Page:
Similar theories have, of course, been put forth regarding the events of September 11, 2001 in the United States of America.
In this light, intercepting some clues of a man with evil thoughts in his head concerning the local prosecutors, he is allowed to go ahead and fix his canister bombs and the timing device, which is set to go off as people will start to arrive for work at the law office.
But not too many. Twenty minutes before eight in the morning is anticipating somewhat the eagerness of lawyers and support personnel to turn up for work, when the starting hour is 8:30 or thereabouts – at best. So the device begins to look like a frightener. However, it is timely for the start of school close by.
Once under lock and key, the accused continues his vehement denials, and then suddenly changes tack and confesses to killing Melissa Bassi, the tragic victim who was given the honors of a full scale state funeral.
The unanswered question is of course, even to his supposedly deranged mind, what he hoped to gain from this.
In one of his published comments he said, “I did not do this for any particular reason.” Then, I think giving the game away he says to his interrogators, “I did not confess, you had to come and get me.”
He then confesses to killing the businessman Cosimo Parati four years earlier. Well, either the carabinieri had simply dropped the Parati case altogether, or they suddenly got lucky when Vantaggiato plopped unexpectedly into their hands.
In fact, the near probability of a Mafia settling of scores in the Parati business was the most likely reason that the case lay unsolved.
The important connection in terms of the signifiers is the plain fact that the school and the law office are placed in close proximity. From my understanding, the set of standard refuse containers are equidistant.
If Vantaggiato left his primed canisters closer to the law office than the school, did someone move them subsequently closer to the school gates, after Vantaggiato and his car were snapped in compromising circumstances?
This is the possible crucial variant on the ‘just let it happen’ ploy.
He may well be a raving lunatic but the fact is that his grudge lay against the legal profession and not anyone connected with the school.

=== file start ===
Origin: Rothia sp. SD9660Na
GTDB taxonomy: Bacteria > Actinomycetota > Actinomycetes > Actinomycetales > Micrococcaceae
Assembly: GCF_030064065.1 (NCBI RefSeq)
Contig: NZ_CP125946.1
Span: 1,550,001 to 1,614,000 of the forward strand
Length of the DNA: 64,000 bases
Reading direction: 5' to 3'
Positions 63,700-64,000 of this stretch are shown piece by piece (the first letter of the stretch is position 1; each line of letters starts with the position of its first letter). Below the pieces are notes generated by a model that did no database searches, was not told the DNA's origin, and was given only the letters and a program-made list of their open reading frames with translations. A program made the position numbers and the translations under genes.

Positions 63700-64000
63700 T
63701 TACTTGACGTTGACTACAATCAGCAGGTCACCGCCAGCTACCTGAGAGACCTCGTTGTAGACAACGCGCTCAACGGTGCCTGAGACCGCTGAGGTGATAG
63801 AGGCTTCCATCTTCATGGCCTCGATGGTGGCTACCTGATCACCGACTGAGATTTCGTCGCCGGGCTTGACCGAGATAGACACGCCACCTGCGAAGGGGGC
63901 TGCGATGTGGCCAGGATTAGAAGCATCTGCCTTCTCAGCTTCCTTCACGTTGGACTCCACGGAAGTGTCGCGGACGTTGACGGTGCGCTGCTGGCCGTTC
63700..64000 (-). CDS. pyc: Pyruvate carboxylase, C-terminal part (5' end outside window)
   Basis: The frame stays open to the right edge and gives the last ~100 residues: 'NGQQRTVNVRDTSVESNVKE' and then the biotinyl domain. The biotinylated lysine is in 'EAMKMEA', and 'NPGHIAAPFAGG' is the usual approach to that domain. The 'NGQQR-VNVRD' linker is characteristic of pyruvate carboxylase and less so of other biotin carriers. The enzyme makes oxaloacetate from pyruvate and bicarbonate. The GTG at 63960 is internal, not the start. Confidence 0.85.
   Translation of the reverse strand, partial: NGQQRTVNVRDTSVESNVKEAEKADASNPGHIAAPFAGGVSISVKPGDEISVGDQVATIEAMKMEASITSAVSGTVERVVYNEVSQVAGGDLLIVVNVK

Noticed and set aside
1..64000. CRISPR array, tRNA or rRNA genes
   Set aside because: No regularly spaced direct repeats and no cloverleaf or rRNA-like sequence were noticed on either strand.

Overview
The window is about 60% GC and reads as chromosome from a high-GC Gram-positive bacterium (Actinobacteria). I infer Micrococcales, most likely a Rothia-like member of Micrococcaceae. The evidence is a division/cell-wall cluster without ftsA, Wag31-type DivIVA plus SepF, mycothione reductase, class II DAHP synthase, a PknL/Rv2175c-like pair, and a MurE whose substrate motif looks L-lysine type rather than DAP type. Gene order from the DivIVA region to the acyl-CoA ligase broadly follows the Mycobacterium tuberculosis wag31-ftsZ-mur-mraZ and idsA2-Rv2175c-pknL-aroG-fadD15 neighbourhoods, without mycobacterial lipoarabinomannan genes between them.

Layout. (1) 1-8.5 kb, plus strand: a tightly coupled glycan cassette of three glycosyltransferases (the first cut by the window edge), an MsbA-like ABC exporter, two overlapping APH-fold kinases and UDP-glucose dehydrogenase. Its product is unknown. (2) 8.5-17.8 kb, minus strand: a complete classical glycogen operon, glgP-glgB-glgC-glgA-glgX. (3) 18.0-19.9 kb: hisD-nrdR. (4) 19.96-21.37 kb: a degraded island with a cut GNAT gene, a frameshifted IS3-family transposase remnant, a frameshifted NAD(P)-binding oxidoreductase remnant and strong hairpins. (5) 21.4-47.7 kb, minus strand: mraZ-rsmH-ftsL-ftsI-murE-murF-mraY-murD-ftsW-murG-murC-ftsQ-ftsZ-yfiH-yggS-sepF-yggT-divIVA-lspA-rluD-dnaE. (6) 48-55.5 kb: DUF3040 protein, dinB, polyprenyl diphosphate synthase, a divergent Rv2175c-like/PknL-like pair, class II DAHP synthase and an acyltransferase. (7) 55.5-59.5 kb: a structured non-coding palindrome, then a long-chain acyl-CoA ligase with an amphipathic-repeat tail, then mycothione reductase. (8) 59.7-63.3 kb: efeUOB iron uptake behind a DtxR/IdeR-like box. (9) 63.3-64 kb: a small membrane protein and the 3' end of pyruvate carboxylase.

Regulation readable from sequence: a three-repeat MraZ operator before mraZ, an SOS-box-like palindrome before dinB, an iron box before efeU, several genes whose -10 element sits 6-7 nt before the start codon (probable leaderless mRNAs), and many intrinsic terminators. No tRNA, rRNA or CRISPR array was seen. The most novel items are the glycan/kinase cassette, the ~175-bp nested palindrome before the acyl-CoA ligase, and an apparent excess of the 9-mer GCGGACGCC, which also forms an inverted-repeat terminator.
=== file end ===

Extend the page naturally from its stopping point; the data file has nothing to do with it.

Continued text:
Any other suggestion is preposterous and wholly inadequate, a view which the investigating magistrate Caitaldo Motta seems to share.
Put very simply, the accused man had a motive, for want of a better word, to attack the law building, but none at all to attack the school. Being ‘against the world’ simply doesn’t add up.
So, in the end, what is anyone’s motive to indulge in such a merciless act of wanton murder?
During the years of lead, the authorities of the day indulged in serial synthetic terrorism to unnerve and frighten Italians that their country was about to be taken over by Moscow.
Acts of terror like the destruction of Bologna railway station one hot summer morning in 1980 were at first blamed on the Red Brigades, but later investigations found the devastating attack to be the work of neo-fascists affiliated with Italian domestic secret services.
The outrage was expressly political.
Italy is currently gripped by its worst economic crisis since the end of World War II. The government has been usurped by supporters of the New World Order, prominently the techno-premier Mario Monti, an Austrian School let-it-rip Wall Street advocate.
As a truly grim sign of the times, in the tourist magnet of Venice elderly people are reliably reported to be scavenging refuse bins in the wee small hours to find something to eat.
Beppe Grillo, the mesmerizing satirist whose 5 Star Movement routed the establishment parties in Italy’s recent local elections, says its ‘back to bombs,’ just like the years of lead, to distract attention from the everyday woes and miseries of Italians repressed by the globalist- imposed austerity regime.
In my view Grillo is spot on. I believe that Brindisi and the horrible events there are part of that same paradigm.
I had hoped to bring in another astonishing aspect of the renewed ‘strategy of tension’ which is the sudden and convenient discovery of a sprawling terrorist network spanning the country, bent on reducing ordered and civilized society to chaos.
File that under ‘the return of the Red Brigades’.
However, I find that the ruthless murder of a lovely young teenager in the bloom of her life so repellant that this post directed itself, so to speak, to deal exclusively with that matter and allow the exposure of the phantom anarchist threat to be the subject of a separate post.
Richard Cottrell is a writer, journalist and former European MP (Conservative). His new book Gladio: NATO’s Dagger At The Heart Of Europe is now available from Progressive Press. You may order it using the link below (or by clicking here – Gladio, NATO’s Dagger at the Heart of Europe: The Pentagon-Nazi-Mafia Terror Axis):
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Edited by End the Lie
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Richard Cottrell is a writer, journalist and former European MP (Conservative). His new book Gladio: NATO’s Dagger At The Heart Of Europe is now available from Progressive Press. You may order it by clicking here - Gladio, NATO's Dagger at the Heart of Europe: The Pentagon-Nazi-Mafia Terror Axis